By some estimates, more than two million people in the United States do not have running water and sanitation in their homes. Water utilities shut off water access to about one out of every twenty people, or close to fifteen million people, every year for nonpayment. Unsurprisingly, this affects racial minorities more than others. This barbaric practice has likely killed tens of thousands of people during the COVID-19 pandemic. Given how wealthy the United States is, it doesn’t have to be this way. And throughout the pandemic, we’ve caught some brief glimpses of alternatives. Though the federal government declined to pass a national moratorium on water shutoffs, some states and cities passed laws to prevent utilities from shutting off water to people during the pandemic.
Food and Water
On June 5, 2019, senior intelligence analyst Rod Schoonover spoke before a House Intelligence hearing on National Security and Climate Change. “The Earth’s climate is unequivocally undergoing a long-term warming trend as established by decades of scientific measurements from multiple independent lines of evidence,” said Schoonover. “We expect that climate change will affect US national security interests through multiple, concurrent, and compounded ways. Global often diffuse perturbations are almost certain to ripple across political, social, economic, and human security domains worldwide. These include economic damage, threats to human health, energy security, and food security. We expect no country to be immune to the effects of climate change for 20 years.”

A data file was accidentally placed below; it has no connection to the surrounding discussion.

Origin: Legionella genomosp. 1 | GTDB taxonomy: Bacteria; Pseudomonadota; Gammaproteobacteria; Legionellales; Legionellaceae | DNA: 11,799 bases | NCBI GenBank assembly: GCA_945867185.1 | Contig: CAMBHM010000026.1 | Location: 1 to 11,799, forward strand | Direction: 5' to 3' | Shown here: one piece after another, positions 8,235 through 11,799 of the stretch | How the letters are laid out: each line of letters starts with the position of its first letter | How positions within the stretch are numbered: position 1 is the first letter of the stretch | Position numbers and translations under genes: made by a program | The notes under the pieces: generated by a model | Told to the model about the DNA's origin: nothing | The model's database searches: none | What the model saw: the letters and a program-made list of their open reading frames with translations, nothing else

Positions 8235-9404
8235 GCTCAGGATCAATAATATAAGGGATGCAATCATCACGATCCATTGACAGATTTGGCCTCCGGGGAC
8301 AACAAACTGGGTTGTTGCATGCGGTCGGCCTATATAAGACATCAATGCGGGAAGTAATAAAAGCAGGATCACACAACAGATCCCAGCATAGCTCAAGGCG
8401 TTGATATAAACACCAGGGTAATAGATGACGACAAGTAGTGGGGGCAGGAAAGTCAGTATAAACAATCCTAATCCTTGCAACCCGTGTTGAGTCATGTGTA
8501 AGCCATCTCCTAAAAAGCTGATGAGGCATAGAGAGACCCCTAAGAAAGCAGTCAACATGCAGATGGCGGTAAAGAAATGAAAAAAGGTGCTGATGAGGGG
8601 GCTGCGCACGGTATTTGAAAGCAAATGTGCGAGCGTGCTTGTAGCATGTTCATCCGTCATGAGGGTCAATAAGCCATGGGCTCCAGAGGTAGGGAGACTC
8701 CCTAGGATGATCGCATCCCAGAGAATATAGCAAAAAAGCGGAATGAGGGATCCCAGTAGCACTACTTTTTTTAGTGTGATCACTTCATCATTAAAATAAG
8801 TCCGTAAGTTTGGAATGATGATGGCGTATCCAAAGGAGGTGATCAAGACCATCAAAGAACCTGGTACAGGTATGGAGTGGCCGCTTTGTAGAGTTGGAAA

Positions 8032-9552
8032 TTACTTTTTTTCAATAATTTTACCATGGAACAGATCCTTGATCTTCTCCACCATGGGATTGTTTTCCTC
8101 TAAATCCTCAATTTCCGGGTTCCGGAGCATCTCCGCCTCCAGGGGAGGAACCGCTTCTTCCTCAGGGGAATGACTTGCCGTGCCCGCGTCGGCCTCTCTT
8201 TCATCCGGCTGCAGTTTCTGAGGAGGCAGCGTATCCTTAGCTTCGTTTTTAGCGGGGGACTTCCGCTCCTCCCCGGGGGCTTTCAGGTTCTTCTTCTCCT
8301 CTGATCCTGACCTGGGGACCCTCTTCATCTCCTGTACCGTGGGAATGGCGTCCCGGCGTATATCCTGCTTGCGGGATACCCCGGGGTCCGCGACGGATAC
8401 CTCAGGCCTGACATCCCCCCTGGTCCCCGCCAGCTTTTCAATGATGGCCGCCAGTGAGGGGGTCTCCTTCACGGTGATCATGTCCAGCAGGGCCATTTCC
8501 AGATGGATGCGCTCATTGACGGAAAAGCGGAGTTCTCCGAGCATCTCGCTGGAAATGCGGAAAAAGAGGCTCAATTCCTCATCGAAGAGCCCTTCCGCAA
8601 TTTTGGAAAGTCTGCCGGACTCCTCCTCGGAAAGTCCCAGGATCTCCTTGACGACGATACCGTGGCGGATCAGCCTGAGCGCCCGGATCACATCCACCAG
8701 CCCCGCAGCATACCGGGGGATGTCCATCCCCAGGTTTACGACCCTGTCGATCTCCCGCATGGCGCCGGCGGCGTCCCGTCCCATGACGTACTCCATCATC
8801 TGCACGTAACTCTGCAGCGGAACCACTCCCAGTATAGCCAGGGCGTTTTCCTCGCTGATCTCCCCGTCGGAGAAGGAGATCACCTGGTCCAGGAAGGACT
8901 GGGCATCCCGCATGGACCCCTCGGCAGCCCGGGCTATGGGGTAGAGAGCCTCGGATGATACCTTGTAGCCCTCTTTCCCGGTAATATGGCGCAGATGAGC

The first car my parents carted me and my siblings around in, in the 1950s, didn’t have seatbelts. Not one of us was ever strapped into a car seat. No kid I knew donned a helmet before hopping on her bike. When I was a kid, there were no government-regulated safety standards for cribs or playpens or strollers. There were no “choking hazard” warnings on the packages containing the toys we played with, regardless of how many small, potentially detachable parts came with those toys. After decades marred by child deaths in car accidents, and what were determined to be preventable deaths if only baby equipment manufacturers had thought to make this crib safer, or that stroller less dangerous, the federal government stepped in. Taxpayer-funded government agencies, like the Consumer Product Safety Commission, founded in 1972, told corporations they had to make products safer.
Our current food system has a large negative impact on the climate crisis and our health. Factory farms produce large amounts of Greenhouse Gases (GHGs), pollute the land, air and water and deplete the nutrients in soil. We are eating foods that contain low levels of nutrients and contain hormones, antibiotics and pesticides that harm our health. Regenerative farming techniques ameliorate these problems by restoring the nutrients to the soil, lowering the need for chemicals (and water) and sequestering carbon. We speak with Pat Kerrigan of Organic Consumers Association